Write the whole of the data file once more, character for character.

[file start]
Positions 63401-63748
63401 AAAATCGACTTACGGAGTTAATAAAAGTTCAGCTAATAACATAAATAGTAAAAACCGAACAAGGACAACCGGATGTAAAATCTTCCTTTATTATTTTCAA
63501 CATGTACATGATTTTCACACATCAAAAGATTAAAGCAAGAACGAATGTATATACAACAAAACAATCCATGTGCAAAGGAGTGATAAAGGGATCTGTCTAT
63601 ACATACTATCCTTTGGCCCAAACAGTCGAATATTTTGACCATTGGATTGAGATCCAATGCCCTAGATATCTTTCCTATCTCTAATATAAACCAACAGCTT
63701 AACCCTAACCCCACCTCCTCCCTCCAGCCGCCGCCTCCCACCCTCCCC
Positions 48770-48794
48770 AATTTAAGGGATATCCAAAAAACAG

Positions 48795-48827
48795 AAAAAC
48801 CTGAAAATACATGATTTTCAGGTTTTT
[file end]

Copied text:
Positions 63401-63748
63401 AAAATCGACTTACGGAGTTAATAAAAGTTCAGCTAATAACATAAATAGTAAAAACCGAACAAGGACAACCGGATGTAAAATCTTCCTTTATTATTTTCAA
63501 CATGTACATGATTTTCACACATCAAAAGATTAAAGCAAGAACGAATGTATATACAACAAAACAATCCATGTGCAAAGGAGTGATAAAGGGATCTGTCTAT
63601 ACATACTATCCTTTGGCCCAAACAGTCGAATATTTTGACCATTGGATTGAGATCCAATGCCCTAGATATCTTTCCTATCTCTAATATAAACCAACAGCTT
63701 AACCCTAACCCCACCTCCTCCCTCCAGCCGCCGCCTCCCACCCTCCCC
Positions 48770-48794
48770 AATTTAAGGGATATCCAAAAAACAG

Positions 48795-48827
48795 AAAAAC
48801 CTGAAAATACATGATTTTCAGGTTTTT